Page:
With the Christmas rush behind us, we're now able to sit back and reflect on 2009. It was a fine year for books and, despite trends toward gadgetry, a good year for bookstores. Here at Turnrow, we're feeling as robust as ever.
An informal poll among staff members identified two top favorites of the year: The Missing by Tim Gautreaux and Await Your Reply by Dan Chaon. We were lucky to have hosted both writers at the store this year, and their books were so popular that we've sold out of signed copies.
The Missing may be the great underdog book of '09, a novel that didn't earn its due nationally but has been a favorite among customers who took our recommendation. Tim Gautreaux has crafted one of the finest works of Southern literature in many years, a genuine river tale filled with intrigue, atmosphere and memorable characters. Read our impressions of the book, and all about Mr. Gautreaux's visit, from a March entry.
Await Your Reply was one of the most unusual and rewarding novels of the year, another book we enjoyed hand-selling. It met with the approval of both mystery and literary readers due to its deceptively simple triptych of storylines that kept readers guessing until the very end. Before his visit in August, Chaon told us how he crafted this novel, which has made regular appearances on other top reading lists of the year.
There were plenty of other fine books in 2009, and scrolling through the year's blog entries will remind you of others, but the staff felt like singling out some of their most memorable reading experiences of the year.
After the Chaon novel, Tad chose James Ellroy's Blood's a Rover, a manic tale of mobsters, cops and politicians in the 1960s, complete with electric prose and reimagined history. While we haven't all gotten around to tackling this gigantic tome, we did enjoy the NPR interview with Ellroy, which is still worth a listen.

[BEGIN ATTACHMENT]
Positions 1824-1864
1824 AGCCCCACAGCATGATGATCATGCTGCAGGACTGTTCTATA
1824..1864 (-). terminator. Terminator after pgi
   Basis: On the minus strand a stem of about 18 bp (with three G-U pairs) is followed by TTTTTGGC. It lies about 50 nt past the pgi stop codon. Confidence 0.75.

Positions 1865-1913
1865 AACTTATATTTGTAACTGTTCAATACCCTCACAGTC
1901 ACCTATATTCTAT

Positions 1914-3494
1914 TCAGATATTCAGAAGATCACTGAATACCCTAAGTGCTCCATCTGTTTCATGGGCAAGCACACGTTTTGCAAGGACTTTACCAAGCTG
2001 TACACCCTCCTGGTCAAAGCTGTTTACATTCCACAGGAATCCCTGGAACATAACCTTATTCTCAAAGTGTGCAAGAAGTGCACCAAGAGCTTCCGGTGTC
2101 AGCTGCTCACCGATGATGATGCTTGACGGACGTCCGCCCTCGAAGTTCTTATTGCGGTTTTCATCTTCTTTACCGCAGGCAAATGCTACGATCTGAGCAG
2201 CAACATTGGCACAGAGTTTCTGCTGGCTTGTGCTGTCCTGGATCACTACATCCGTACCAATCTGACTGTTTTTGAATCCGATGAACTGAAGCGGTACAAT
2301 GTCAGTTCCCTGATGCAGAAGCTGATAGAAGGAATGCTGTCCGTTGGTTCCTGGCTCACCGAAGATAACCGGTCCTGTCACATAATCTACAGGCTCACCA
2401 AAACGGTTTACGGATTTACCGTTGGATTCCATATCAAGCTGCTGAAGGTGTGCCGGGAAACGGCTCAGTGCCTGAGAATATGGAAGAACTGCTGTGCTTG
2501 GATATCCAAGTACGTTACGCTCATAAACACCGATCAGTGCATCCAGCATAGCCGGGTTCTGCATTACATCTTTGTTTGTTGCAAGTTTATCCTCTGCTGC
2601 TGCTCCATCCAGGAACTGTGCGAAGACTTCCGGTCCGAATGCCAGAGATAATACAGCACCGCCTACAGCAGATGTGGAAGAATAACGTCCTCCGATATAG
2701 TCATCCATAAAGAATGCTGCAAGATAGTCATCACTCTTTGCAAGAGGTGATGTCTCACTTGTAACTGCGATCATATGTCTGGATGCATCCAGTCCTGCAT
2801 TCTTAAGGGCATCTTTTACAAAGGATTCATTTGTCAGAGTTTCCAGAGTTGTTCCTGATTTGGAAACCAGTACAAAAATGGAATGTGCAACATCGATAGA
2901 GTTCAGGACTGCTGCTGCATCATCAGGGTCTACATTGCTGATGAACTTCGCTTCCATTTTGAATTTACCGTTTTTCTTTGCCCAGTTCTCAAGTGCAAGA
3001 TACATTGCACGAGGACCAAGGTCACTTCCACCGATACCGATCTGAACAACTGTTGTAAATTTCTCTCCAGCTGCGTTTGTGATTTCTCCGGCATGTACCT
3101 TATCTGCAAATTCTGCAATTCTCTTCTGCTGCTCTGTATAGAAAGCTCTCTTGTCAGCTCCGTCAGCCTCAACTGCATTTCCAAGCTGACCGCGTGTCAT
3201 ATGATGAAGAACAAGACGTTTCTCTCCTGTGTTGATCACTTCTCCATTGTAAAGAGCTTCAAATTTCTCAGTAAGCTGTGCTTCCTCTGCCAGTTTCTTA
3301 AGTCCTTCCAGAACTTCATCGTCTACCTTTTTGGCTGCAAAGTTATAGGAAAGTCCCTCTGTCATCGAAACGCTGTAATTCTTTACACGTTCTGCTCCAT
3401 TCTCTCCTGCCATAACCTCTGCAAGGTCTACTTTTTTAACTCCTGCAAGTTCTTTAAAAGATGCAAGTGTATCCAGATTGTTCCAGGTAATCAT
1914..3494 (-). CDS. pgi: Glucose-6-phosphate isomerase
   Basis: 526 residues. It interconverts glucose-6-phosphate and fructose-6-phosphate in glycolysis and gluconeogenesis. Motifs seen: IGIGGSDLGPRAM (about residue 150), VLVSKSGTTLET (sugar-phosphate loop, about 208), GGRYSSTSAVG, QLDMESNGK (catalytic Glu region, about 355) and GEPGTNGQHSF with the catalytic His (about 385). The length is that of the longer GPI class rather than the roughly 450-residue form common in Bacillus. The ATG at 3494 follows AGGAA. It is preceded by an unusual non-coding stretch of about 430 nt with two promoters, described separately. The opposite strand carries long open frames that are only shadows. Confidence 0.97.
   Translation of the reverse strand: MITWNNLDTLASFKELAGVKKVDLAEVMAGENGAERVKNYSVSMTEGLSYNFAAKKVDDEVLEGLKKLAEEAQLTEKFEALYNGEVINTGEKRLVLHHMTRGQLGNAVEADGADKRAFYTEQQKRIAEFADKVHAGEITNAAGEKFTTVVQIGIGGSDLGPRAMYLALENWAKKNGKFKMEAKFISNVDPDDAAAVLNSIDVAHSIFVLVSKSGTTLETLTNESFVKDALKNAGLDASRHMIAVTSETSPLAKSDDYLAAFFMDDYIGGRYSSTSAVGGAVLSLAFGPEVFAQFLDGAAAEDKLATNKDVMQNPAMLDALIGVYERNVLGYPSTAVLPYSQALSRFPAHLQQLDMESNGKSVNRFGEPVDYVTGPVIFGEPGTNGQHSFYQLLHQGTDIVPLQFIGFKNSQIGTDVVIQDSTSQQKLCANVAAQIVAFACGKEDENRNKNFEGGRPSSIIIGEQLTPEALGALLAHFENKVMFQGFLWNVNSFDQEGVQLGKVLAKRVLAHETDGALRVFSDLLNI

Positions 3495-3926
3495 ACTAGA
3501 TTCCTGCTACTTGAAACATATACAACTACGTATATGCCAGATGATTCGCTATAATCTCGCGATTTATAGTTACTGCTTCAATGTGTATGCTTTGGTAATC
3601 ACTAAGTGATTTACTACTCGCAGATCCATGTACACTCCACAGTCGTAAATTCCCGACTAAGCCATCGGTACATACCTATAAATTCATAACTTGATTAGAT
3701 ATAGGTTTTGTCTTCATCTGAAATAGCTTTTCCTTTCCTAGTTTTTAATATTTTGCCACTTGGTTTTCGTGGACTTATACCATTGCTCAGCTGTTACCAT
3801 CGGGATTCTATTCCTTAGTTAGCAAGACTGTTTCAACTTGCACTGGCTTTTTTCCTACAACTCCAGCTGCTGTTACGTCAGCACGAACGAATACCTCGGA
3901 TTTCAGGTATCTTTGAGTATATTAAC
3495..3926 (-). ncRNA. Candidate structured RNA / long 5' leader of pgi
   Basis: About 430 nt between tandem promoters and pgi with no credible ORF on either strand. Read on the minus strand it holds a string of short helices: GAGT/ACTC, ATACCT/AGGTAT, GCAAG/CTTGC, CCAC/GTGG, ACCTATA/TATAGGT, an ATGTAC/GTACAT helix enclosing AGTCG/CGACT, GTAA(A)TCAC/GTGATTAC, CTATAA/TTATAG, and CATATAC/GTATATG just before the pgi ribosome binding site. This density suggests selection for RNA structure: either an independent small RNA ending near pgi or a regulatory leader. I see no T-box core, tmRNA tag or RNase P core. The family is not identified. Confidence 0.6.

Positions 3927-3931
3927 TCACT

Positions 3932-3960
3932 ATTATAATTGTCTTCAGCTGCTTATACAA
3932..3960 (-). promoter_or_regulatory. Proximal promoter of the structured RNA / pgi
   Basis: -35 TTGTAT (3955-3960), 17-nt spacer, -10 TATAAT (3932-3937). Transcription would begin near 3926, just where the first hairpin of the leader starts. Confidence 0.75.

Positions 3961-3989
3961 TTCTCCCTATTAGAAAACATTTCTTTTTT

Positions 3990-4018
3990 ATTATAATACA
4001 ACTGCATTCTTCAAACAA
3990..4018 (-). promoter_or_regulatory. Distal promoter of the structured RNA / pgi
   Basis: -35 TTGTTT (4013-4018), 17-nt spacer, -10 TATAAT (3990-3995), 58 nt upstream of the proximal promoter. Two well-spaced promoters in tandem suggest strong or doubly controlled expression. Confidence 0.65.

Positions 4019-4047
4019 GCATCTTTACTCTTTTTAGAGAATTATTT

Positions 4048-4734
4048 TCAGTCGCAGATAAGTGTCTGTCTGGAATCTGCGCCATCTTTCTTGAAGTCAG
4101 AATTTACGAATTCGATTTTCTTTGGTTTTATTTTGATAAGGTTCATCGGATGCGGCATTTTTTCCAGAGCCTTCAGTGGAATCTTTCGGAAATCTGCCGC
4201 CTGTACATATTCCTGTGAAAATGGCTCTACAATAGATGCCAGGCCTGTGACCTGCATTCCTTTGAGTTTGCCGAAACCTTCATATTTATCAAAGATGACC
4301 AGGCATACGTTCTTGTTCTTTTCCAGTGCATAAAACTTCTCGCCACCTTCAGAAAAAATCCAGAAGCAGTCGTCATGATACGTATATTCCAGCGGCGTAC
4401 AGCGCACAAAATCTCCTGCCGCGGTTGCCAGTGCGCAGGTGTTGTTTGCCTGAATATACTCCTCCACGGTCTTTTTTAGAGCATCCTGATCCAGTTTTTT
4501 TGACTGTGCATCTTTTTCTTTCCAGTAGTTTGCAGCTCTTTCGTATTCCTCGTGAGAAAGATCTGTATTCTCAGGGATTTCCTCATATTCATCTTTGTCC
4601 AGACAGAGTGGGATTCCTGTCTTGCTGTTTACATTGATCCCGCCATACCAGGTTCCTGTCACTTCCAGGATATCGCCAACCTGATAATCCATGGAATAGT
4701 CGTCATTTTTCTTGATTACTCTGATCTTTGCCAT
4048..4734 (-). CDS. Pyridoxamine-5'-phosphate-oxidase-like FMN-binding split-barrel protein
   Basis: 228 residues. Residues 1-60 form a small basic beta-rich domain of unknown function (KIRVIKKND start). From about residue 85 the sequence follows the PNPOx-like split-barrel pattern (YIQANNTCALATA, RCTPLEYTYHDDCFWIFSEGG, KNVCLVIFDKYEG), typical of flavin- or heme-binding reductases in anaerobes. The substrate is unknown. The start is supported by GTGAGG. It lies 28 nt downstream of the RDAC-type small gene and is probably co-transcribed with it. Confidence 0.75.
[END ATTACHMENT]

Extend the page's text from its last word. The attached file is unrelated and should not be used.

Ben introduced us to two of his favorites of 2009 — Skip Horack's debut collection, The Southern Cross, another staff favorite and one of the best readings of the year; and The Great Perhaps, the latest by Chicago writer Joe Meno.
Jamie was glad he gave Paul Auster another chance and was knocked out by Invisible. A couple of other favorite reading experiences were being pleasantly surprised by Luis Alberto Urrea's Into the Beautiful North and discovering Wells Tower's debut collection, Everything Ravaged, Everything Burned, a kind of spiritual kin to two of his favorites, Barry Hannah and Raymond Carver.
Kelly and LeAnne read widely in the food genre this year. Kelly's favorites were Eating, a memoir by Random House editor Jason Epstein, and Molly Wizenberg's infectious memoir of family and eating, A Homemade Life, while LeAnne enjoyed David Chang's Momofuko and Not Becoming My Mother, a decidedly non-food book from Gourmet editor Ruth Reichl, who visited us this summer.
Some other staff favorites and honorable mentions:
In the Sanctuary of Outcasts by Neil White, The Help by Kathryn Stockett, Ford County by John Grisham, The Selected Works of T.S. Spivet by Reif Larsen, A Reliable Wife by Robert Goolrick, One Foot Wrong by Sofie Laguna, Lowboy by John Wray, and Zeitoun by Dave Eggers.
There are many others we could mention, but instead we'll look ahead to the stack of fine advanced reading copies awaiting us for 2010.